It is a war zone between Border Patrol agents and the drug runners/smugglers.  Rocks the size of softballs are used against the agents as well as lethal weapons.  Many of the Border Patrol SUV's have been re-constructed with rod iron fencing around the windows and windshield to protect these officers.  Sullivan wants Americans to understand that the agents have a personal desire to secure the border since they are part of the community, raising their families in the area.  His solution is to build taller, heavier, double layered fences with ditches between them.  He is glad that there is now funding for a permanent eastern base as well as two temporary camps in the remote areas.  The best way to secure the border is using an "all of the above approach" that includes more agents, better fencing, video surveillance cameras, radar trucks, handheld detectors, ground sensors, lights, helicopters, UAV's, and specialty units on horses and bicycles.  A Border Patrol official wants the National Guard to remain at the border (their deployment is up this June) because "the guard is good at spotting aliens crossing the border.  We don't have to be where they are observing.  They are the additional eyes for us.  Boots on the ground is what will lead to success."

Homeland Security always cites that apprehensions are down as proof that the border is becoming secure.  However, Douglas, Arizona Chief of Police Alberto Melis estimates that the statistics of those caught entering America illegally range from four in ten to one in 2.6.  He compares the apprehension statistics to fishing for salmon in the river:  you can count the fish caught, not the ones that got away.  What is needed is a baseline statistic.  Cochise County Sheriff Larry Deaver agrees and argues that "you can't catch what you don't see.  Who are the people that got away?  For me, secure needs to mean safe.  The border is less safe than it has ever been because the illegals are more determined and more dangerous."  Both the Sheriff and Police Chief want to see more boots on the ground and technology including ground level fiberoptic cables.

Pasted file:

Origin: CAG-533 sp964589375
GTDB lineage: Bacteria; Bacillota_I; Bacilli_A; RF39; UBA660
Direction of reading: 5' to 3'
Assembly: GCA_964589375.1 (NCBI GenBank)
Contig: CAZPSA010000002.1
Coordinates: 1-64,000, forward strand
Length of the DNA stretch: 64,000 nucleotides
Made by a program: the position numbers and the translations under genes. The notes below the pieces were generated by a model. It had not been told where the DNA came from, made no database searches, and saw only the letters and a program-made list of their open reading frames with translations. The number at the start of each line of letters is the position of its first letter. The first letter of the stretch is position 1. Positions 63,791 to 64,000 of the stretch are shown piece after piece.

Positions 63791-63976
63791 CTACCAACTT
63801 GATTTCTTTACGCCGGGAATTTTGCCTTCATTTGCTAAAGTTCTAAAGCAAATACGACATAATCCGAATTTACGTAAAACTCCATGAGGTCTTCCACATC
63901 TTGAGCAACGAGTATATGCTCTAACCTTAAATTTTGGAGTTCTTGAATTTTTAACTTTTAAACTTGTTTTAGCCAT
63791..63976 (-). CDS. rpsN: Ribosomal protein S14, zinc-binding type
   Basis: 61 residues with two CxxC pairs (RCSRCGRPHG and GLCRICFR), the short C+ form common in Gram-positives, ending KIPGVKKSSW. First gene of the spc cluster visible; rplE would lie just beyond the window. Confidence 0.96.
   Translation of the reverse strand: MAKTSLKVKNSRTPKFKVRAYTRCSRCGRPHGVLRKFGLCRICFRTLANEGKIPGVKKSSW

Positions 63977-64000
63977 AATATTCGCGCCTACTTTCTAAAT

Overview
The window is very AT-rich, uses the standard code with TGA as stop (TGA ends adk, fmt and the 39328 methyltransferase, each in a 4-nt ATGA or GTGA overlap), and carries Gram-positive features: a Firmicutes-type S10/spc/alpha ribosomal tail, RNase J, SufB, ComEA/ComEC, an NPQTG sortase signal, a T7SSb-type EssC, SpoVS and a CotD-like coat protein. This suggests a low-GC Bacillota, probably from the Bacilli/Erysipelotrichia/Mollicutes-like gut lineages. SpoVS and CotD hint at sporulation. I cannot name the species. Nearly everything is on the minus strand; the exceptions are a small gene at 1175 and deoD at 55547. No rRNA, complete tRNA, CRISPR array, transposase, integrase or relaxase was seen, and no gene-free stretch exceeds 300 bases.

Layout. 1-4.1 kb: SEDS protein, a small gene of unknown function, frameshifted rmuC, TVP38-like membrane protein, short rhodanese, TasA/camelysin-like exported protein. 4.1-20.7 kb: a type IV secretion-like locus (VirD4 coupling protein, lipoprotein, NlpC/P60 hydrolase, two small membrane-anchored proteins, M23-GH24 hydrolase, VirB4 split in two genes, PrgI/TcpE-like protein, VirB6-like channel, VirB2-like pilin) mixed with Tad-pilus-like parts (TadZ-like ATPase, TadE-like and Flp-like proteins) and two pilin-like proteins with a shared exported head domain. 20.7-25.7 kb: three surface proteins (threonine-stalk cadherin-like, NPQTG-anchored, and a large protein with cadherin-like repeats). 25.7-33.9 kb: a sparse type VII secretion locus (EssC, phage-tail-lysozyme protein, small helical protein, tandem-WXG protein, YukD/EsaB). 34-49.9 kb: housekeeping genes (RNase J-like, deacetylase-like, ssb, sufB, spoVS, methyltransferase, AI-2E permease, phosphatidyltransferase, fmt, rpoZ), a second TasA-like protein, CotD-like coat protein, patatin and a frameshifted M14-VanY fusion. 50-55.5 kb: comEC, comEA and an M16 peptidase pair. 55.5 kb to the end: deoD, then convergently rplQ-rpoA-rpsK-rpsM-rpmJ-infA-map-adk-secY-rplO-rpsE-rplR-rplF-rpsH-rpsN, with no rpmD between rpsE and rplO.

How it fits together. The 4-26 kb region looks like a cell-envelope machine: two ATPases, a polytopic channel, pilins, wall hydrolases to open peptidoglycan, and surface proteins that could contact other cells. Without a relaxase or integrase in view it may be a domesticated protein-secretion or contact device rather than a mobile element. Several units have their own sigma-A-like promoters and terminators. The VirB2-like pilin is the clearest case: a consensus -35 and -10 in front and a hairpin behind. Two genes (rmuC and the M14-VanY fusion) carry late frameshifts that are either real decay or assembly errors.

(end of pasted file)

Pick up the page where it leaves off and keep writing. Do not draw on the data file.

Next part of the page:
Michael Braun, the former U.S. Drug Enforcement Administration Chief of Operations, explains that the drug cartels became a very formidable threat over the last seven decades, because high level government and security officials cut deals with them to keep them in check, and in many cases, to line their pockets.  The cartels, driven by an insatiable greed, consistently broke all of these deals, evolved, and simply became more emboldened, stronger, and more efficient.  He would like to see the use of UAV's that have look down capability, and the significant increase in personnel necessary to monitor what is being collected by the platforms.  With this combination of technology and human assets a target area can be determined to allow patrol agents to helicopter in, make arrests and seize valuable and deadly contraband.

Border security is an issue which has not been on the forefront of America's consciousness.  The goal has to be to stop people illegally entering the country.  Homeland Security needs to quit quoting a useless statistic, those apprehended.  Besides improving and increasing technology as well as having a stronger presence on the border, baseline numbers must be established to see the successes and failures.  These statistics should include those illegally entering the country, those apprehended, and those that escaped.  The numbers game as well as a "do little attitude" by Homeland Security has to change.  There must be a need to confront the problem or it will be to the detriment of America's national security.